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UK government keeps secret files on critics – Observer

Various experts have been banned from government-sponsored events for criticizing the cabinet or the prime minister, the paper says

At least 15 British government departments have been engaged in a deliberate social media and internet profiling campaign against public experts in various fields to ensure that none of its critics are allowed to speak at the cabinet-sponsored events, the Observer reported on Saturday, citing a trove of data it had seen. 

The government officials in each department had specific guidelines regulating what exactly they should look for and requesting them to compile and keep “secret files” on the speakers deemed to be critical of the cabinet, the paper said. 

The profiling usually involved checking a person’s Twitter, Facebook, Instagram and LinkedIn accounts as well as doing a Google search on such individuals using specific keywords like “criticism of the government or prime minister.” The officials were then advised to look through up to 10 pages of the search results or a period of between three and five years, the report said. 

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The UK Education Department – one of those engaged in the profiling campaign, according to the Observer – outright denied resorting to such practices in a response to the freedom of information request filed by the Privacy International group last year. The group was investigating social media monitoring by the government at that time.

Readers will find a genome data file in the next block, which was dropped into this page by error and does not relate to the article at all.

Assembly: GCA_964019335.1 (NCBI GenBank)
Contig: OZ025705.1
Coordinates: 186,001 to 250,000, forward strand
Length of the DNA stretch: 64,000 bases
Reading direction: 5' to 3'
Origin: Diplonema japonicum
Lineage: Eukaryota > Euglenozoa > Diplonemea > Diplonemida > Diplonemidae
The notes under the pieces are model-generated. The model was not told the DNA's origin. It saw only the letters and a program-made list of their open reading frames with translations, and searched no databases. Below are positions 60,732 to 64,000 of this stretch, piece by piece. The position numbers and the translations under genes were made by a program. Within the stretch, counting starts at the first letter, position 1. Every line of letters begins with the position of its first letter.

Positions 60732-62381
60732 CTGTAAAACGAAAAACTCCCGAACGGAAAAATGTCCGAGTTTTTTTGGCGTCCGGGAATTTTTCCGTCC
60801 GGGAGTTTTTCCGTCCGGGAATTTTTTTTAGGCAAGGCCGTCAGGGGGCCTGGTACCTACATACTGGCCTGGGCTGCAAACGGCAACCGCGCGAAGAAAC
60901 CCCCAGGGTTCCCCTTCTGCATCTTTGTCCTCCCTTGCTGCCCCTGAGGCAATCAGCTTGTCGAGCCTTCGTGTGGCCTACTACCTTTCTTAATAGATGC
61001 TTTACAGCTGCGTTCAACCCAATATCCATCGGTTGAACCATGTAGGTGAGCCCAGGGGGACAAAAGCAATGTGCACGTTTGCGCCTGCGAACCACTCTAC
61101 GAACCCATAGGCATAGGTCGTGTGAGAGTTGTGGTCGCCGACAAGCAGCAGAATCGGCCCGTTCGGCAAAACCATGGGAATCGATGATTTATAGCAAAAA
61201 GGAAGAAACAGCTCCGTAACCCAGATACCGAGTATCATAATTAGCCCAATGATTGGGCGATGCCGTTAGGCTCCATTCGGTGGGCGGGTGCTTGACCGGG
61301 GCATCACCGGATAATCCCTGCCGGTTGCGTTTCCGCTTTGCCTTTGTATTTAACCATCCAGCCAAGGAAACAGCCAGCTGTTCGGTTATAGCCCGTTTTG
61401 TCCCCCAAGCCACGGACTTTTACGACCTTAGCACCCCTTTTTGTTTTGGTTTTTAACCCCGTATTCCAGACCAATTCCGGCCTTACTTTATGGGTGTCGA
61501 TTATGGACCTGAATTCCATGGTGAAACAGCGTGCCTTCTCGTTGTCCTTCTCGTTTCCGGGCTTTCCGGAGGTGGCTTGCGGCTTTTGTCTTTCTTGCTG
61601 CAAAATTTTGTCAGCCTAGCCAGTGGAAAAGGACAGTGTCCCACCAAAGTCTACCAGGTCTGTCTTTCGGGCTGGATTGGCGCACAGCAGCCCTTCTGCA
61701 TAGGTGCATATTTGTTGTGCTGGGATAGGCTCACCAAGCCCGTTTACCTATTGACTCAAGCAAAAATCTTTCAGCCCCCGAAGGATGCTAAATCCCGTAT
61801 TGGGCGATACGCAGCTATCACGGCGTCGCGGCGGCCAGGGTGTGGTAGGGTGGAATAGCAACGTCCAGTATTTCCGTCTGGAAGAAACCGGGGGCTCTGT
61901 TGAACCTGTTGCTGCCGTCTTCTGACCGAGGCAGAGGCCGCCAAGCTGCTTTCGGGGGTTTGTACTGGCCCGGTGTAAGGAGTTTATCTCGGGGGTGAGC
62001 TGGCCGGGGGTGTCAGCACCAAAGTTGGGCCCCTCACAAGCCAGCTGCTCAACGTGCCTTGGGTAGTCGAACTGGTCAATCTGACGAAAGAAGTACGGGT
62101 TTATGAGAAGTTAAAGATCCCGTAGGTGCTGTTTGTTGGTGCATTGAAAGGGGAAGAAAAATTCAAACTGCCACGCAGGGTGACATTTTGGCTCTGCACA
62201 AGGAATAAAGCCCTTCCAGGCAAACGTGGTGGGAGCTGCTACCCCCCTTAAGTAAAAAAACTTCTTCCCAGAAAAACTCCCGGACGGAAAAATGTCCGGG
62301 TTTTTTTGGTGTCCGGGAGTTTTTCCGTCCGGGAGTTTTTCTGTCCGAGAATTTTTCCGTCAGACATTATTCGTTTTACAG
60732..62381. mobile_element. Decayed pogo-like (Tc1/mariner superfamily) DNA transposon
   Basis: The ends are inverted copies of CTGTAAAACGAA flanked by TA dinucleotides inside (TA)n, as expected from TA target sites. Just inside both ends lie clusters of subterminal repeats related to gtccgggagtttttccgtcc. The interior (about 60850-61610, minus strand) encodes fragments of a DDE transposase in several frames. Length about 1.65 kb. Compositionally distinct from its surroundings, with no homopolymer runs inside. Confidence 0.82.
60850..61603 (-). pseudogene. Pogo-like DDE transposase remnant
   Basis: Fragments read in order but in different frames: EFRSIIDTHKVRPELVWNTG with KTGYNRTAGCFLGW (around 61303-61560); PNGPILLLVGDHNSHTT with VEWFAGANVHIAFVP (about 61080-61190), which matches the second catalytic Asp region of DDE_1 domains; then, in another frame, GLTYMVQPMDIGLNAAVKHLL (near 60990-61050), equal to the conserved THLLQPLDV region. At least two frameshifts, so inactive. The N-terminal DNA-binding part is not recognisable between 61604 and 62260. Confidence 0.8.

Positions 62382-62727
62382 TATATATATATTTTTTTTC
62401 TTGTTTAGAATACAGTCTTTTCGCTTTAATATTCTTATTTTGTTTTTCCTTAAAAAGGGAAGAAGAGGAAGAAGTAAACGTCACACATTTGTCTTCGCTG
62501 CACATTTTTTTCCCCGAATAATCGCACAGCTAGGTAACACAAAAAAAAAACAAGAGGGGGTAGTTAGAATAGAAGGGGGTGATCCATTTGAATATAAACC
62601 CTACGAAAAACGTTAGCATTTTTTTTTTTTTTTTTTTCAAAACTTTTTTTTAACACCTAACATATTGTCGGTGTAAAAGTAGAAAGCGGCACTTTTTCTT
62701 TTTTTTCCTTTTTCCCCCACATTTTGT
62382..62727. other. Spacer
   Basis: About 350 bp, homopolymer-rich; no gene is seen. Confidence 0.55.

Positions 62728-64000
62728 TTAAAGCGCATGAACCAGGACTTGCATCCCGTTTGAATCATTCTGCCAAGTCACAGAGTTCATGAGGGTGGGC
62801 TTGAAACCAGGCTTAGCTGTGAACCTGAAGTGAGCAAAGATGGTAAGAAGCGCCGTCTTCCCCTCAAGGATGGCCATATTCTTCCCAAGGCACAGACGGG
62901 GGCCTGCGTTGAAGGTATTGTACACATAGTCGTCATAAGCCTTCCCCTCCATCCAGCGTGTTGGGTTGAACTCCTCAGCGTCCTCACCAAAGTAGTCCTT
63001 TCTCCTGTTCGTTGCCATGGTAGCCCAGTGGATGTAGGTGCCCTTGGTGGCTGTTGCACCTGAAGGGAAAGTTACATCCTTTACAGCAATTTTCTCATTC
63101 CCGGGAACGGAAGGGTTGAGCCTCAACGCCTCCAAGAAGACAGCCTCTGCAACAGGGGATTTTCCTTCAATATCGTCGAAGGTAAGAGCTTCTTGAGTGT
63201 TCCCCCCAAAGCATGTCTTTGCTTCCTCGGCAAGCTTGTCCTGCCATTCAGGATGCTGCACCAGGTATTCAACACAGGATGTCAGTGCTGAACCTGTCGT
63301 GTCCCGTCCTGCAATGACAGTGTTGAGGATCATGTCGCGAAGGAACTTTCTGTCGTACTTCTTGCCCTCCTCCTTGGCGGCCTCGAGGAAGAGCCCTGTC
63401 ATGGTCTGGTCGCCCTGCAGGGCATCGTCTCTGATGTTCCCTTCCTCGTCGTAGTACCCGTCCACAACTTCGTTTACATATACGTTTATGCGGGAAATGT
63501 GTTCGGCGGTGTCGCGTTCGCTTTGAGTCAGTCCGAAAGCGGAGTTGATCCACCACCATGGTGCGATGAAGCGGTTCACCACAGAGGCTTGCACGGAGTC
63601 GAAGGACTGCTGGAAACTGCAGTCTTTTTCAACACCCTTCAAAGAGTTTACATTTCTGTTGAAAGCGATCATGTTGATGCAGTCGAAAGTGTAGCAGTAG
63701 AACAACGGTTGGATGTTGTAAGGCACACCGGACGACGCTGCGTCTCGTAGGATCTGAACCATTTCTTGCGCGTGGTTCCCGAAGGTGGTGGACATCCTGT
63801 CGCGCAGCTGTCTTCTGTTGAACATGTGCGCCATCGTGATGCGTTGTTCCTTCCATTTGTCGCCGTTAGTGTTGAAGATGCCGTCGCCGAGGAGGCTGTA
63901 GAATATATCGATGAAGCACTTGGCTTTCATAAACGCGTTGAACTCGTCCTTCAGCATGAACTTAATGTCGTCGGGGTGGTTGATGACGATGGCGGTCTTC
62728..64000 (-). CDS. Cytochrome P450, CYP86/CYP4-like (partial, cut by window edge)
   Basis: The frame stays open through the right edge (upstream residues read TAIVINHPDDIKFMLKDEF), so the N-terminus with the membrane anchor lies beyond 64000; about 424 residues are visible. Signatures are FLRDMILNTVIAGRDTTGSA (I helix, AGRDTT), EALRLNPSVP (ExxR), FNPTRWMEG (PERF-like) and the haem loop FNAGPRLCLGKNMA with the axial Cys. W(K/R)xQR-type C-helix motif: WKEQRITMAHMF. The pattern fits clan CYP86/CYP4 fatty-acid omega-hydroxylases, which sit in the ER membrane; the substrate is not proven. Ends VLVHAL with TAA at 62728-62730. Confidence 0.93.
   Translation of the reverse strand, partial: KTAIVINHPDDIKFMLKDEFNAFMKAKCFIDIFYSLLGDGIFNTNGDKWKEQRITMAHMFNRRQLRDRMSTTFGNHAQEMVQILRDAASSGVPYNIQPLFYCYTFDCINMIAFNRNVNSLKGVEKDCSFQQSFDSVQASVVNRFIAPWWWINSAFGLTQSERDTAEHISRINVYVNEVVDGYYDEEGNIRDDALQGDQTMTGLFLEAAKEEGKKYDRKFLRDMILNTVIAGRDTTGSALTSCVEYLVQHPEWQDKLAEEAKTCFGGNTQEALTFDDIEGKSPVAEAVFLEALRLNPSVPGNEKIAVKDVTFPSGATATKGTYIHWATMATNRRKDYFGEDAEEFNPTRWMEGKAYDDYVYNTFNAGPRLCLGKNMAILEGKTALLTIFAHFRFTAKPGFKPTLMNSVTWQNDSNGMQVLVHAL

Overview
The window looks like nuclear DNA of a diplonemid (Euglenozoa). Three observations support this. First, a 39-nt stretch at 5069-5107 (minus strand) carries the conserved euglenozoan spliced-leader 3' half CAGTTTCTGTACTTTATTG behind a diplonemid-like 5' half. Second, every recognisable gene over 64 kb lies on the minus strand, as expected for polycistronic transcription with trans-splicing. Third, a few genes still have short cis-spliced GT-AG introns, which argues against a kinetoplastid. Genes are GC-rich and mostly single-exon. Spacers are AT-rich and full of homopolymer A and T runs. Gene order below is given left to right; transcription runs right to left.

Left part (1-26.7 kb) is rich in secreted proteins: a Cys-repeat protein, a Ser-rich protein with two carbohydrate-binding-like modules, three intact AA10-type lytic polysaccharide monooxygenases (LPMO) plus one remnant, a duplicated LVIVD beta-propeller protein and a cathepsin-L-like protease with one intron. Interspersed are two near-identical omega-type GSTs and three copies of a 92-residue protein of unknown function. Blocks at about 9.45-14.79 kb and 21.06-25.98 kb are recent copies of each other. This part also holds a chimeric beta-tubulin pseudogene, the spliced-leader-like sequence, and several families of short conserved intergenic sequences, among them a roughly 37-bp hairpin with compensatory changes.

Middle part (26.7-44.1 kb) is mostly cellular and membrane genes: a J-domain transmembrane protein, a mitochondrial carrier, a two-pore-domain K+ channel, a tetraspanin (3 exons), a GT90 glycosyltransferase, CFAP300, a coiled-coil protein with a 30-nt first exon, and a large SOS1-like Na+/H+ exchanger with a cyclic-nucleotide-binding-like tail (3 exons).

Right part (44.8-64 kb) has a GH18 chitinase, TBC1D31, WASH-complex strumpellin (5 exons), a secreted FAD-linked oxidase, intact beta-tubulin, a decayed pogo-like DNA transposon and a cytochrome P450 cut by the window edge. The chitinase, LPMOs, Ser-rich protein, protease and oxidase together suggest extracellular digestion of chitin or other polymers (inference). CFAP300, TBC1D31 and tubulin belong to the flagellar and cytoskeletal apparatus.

“Making a concerted effort to search for negative information in this way is directed surveillance,” the Privacy International legal director, Caroline Wilson Palow, told the Observer. 

The data on the practice were shared with the paper by a law firm, Leigh Day, that is currently pursuing legal action against the government on behalf of at least two persons affected by such practices. 

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“This is likely to have impacted large numbers of individuals, many of whom won’t know civil servants hold secret files on them. Such practices are extremely dangerous,” Tessa Gregory, partner at Leigh Day, told the Observer. The lawyer maintained that such hidden checks are in violation of data protection laws and potentially of equality and human rights laws as well. 

One of those who hired Leigh Day was Dan Kaszeta, a chemical weapons expert and an associate fellow at the Royal United Services Institute (RUSI), one of the UK’s leading security think tanks. “The full extent of this is shocking and probably not fully known. I was lucky enough to be given clearcut, obvious evidence,” he told the paper, adding that he was also aware of 12 other experts who had found out that the government had been blacklisting them. 

According to Kaszeta, he received a public apology from the government in July and was informed in August that the 15 departments in question had withdrawn those guidelines pending a Cabinet Office review. 

A spokesman for the Cabinet Office told the Observer that the government was “reviewing the guidance and have temporarily withdrawn it to prevent any misinterpretation of the rules.”


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